Colorado's opioid epidemic has recently taken focus at the state capitol, as officials express the need to limit the drug abuse that is killing hundreds each year. More than 63,000 people have died from drug overdoses in the U.S. in 2017. Opioids were involved in 75 percent of those deaths. This statistic hits close to home in Colorado as the number of opioid overdoses continues to rise.
The Denver Post addressed the change seen in the opioid epidemic last year. With drug deaths being the worst in the state's history, the opioid epidemic is transforming into a broader overdose crisis. Although the state's problem ranks in the middle of the pack, experts say that there are significant gaps in prevention and treatment for drug addiction in Colorado. Most likely killing more people all together than car crashes, overdoses including death from methamphetamine rose drastically. Heroin and cocaine overdoses were also well above where they were a couple years ago.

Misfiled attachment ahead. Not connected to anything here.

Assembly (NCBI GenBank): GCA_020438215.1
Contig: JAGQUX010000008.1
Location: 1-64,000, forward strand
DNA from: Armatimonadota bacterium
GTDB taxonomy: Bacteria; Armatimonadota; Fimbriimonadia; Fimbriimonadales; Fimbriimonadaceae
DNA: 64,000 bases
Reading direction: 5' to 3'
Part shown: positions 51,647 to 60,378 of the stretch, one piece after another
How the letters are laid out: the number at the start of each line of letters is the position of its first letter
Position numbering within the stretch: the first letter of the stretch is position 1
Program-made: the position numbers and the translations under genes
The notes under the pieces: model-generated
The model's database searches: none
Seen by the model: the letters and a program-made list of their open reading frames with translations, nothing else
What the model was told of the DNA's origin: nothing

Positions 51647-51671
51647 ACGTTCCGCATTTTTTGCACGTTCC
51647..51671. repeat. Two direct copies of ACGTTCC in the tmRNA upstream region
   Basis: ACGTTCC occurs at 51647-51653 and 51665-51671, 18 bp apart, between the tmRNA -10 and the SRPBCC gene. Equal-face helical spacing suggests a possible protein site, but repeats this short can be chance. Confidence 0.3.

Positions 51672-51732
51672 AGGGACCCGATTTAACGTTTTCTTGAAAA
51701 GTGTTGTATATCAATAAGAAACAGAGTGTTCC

Decreasing the life expectancy
The unfortunate reality is that as the epidemic grows, life expectancy drops. This has sadly been the case over the past two years. The misuse of prescription painkillers is said to be the major cause of the growing crisis. After a month of abusing opioids, users no longer get a "high," taking more and more to just feel normal. Many have reported that they started on painkillers.
The number of heroin-related deaths in Colorado tripled from 2011 to 2016. This is not going unnoticed by law enforcement and health agencies. A multiple agency effort is in development as an approach to combat the so-called plague of opioid-related addiction in the state. Though the epidemic is a scary reality, we cannot lose hope that lives can be saved. Treatment providers, policymakers and others are aiming to make a difference.